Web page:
For six decades after its inception, the focus was solely on cigarettes and leaf tobacco business; the seventies saw the beginnings of a corporate transformation.
According to its website, the company’s diversified status originates from its corporate strategy aimed at creating multiple drivers of growth anchored on distribution reach, brand-building, effective supply chain management and service skills in the hotel business.
The packaging & printing business was set up in 1925 as a strategic backward integration for the cigarettes business. The hotel business was started in 1975 with the acquisition of a hotel in Chennai. The property was later rechristened ITC-Welcomgroup Hotel Chola. Today, the company has over 100 owned and managed properties spread across India.
In 1979 ITC entered the paperboards business by promoting ITC Bhadrachalam Paperboards, which today has become the market leader in India. Bhadrachalam Paperboards amalgamated with ITC in March 2002 and became a division. In November the same year this division merged with the company's Tribeni Tissues division to form the paperboards & specialty papers division.
In 1990, leveraging its sourcing competency, ITC set up the agricultural business division for export of commodities. The division is today one of India’s largest exporters. Ten years later, it started what was then unique and by now widely acknowledged e-choupal initiative with soya farmers in Madhya Pradesh. Now it extends to 10 states covering over four million farmers.
Also in 2000 ITC forayed into the greeting, gifting and stationery product business with the launch of the ‘Expressions’ range of greeting cards. A line of premium range of notebooks under the Paperkraft brand was launched in 2002. A year later, it launched the Classmate brand of notebooks to reach a wider body of students. It is now India’s biggest notebook brand which includes school bags. Between 2007 and last year, it launched children’s books, geometry boxes, pens and pencils too.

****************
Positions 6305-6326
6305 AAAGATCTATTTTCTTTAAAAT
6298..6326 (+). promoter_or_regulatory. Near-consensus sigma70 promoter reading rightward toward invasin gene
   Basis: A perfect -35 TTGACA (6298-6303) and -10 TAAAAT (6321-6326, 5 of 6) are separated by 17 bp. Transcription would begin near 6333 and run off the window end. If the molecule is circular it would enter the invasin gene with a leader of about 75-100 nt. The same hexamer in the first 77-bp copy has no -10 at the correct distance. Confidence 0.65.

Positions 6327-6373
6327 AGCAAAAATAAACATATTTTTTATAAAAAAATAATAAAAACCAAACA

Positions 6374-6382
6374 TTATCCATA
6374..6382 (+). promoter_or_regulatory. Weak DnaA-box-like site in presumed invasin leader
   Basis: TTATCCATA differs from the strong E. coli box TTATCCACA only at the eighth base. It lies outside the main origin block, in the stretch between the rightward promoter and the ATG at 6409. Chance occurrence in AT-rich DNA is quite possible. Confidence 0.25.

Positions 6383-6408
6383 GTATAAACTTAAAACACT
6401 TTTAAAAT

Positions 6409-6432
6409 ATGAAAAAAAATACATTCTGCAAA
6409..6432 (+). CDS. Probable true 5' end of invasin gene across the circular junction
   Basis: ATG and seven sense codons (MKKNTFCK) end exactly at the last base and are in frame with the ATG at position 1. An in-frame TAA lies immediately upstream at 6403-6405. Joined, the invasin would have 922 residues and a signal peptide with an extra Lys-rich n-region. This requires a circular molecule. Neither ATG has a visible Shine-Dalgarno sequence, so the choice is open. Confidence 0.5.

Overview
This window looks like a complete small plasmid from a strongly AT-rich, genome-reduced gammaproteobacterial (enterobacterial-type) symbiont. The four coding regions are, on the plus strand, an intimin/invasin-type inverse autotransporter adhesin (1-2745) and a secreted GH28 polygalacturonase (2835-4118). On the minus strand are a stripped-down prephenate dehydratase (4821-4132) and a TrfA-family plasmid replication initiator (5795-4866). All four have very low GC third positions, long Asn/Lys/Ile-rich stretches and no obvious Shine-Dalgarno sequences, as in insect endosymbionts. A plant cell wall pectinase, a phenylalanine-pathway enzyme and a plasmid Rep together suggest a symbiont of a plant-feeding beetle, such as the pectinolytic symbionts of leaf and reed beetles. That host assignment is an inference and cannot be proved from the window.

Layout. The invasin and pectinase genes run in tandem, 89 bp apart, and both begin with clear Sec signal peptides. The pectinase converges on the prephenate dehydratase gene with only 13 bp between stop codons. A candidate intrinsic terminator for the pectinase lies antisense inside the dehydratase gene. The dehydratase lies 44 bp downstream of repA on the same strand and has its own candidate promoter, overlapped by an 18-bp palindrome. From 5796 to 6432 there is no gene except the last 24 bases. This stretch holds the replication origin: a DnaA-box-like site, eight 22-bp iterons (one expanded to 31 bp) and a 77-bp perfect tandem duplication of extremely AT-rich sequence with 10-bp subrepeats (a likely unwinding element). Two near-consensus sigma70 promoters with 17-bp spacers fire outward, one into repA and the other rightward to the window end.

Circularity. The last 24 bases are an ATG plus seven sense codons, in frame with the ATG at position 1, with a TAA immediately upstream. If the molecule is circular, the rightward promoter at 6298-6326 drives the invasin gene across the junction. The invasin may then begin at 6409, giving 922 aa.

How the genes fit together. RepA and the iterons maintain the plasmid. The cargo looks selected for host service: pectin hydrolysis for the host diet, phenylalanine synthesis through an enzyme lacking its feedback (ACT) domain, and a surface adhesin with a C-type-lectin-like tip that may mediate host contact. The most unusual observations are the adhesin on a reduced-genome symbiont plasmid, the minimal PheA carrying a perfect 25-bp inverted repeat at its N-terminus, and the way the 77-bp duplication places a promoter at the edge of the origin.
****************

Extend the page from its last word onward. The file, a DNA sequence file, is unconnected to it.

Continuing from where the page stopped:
Lifestyle retailing was embraced in 2000 with the Wills Sport range for men and women. Within two years it widened its portfolio with the men's wear brand, John Players.
The information technology business was turned into a wholly owned subsidiary, ITC Infotech India, in 2000.
ITC stepped into the foods business in 2001 with a range of ready-to-eat Indian gourmet dishes under the Kitchens of India brand. Then came the confectionery and staples segments with Mint-O and Candyman and Aashirvaad atta (wheat flour). Sunfeast biscuits followed quickly.
The next move was a logical extension of the food business. Bingo, the snack brand, came in 2007. In eight years, the foods business has grown significantly, with over 200 differentiated products under six distinctive brands.
Among other products launched in the past eight years are safety matches and agarbattis, the latter in partnership with the cottage sector.
In toiletry, ITC’s Fiama Di Wills, a premium range of shampoos, shower gels and soaps came in quick succession in the last four months of 2007. Around the same time, the mass-market and shampoos were introduced. The higher-end Vivel de Wills and Vivel range of soaps and shampoos came in 2008.
(With inputs from Amit Mudgill)